I have taken a long, arduous journey across the proverbial (I-Ching) Great Waters and back Home again. It is time for me to polish up with the lessons I have gained along the Way.

Rakotz bridge (Rakotzbrucke) also known as Devil's Bridge in Kromlau, Germany. Reflection of the bridge in the water create a full circle. Rakotz bridge (Rakotzbrucke) also known as Devil's Bridge in Kromlau, Germany. Reflection of the bridge in the water create a full circle. across the great waters stock pictures, royalty-free photos & images

It is funny how recently, as soon as I gleaned that my purpose here is in part that of polishing up my act, that I have started writing again. I am back to earnestly editing (polishing, indeed) my manuscript sequel to my first self-help volume (Your Life Path). I also am back here, writing a blog post after three long months of wondering whether I would ever write again.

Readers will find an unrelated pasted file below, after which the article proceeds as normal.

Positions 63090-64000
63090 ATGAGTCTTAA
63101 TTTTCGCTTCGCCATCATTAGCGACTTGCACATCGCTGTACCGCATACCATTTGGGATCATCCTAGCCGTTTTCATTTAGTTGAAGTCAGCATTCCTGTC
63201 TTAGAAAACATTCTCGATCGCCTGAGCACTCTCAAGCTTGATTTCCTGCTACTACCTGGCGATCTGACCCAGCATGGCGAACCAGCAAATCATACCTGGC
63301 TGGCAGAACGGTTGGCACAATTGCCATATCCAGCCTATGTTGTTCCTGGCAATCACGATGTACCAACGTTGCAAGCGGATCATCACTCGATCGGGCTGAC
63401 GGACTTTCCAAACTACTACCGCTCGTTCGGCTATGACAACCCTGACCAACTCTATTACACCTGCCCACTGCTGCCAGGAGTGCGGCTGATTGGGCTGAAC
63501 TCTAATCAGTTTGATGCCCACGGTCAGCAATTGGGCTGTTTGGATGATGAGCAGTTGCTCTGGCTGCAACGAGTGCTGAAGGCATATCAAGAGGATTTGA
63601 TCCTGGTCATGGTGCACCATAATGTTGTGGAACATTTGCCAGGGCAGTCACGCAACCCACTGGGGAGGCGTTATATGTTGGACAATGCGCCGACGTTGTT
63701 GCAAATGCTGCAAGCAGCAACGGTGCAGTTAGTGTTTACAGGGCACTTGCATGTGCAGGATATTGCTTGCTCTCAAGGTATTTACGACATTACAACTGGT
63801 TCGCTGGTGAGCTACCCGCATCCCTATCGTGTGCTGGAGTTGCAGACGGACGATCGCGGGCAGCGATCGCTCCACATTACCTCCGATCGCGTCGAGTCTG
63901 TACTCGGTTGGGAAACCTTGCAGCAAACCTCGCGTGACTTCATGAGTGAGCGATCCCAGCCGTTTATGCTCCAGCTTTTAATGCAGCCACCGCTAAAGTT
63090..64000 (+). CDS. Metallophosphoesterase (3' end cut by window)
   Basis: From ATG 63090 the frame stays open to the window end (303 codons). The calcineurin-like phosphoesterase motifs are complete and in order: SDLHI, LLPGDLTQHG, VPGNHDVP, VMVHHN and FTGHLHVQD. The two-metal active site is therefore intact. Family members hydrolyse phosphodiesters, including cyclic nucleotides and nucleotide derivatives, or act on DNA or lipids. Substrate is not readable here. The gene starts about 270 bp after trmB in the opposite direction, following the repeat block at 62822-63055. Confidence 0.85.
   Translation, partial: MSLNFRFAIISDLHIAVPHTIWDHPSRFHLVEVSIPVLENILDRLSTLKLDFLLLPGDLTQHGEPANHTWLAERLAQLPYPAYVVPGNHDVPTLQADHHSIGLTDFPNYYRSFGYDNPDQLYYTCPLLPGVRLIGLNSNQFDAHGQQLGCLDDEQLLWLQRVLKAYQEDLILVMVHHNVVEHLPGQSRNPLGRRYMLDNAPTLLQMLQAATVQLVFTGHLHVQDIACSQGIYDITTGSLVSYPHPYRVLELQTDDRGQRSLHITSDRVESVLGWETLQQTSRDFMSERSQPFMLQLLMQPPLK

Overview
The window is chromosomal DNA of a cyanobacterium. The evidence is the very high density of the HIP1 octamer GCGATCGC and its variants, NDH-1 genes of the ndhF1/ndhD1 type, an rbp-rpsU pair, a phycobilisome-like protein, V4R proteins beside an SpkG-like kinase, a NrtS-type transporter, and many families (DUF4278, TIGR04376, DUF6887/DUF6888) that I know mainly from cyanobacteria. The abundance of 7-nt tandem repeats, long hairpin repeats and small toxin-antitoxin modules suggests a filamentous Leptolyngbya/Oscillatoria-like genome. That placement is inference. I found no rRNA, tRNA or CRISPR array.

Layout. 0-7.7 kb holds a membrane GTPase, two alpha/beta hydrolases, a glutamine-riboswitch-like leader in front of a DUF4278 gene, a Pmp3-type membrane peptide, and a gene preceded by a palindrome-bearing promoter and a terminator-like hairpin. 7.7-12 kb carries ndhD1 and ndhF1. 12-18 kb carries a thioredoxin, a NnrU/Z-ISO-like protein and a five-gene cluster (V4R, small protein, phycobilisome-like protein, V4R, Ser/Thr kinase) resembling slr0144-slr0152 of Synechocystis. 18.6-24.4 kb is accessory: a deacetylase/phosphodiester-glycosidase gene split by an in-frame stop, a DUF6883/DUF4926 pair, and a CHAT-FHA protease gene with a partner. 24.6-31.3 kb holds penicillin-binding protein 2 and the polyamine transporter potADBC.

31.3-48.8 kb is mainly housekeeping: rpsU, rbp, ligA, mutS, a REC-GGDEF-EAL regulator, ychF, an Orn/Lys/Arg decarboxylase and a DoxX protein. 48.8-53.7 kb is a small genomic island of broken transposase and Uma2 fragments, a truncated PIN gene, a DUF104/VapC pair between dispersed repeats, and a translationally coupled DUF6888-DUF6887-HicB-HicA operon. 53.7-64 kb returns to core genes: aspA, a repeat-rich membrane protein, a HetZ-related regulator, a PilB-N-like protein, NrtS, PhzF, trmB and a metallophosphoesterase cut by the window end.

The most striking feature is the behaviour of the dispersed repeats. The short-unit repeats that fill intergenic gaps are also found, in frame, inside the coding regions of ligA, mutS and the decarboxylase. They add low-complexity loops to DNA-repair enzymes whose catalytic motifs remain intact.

Krasnal, City, Walkway, The Market, Gray
images are gratefully from pixabay.com

Polishing, polishing; editing with a new, more determined and positive energy after over a year of private pandemic reclusiveness. Re-emerging with a hopeful sense of purpose. I was almost ready to walk away from this sort of expressive writing altogether. Writing is supposed to reach out, to connect, to communicate with readers; it is not meant for just passing time or ‘contemplating my navel’.

So I aim to focus better on writing and connecting in this Polishing Zone. Spring is sprouting in Western New York; I am vaccinated; the River of Life flows onward again, and with love and gratitude, so do I.

What’s the Point?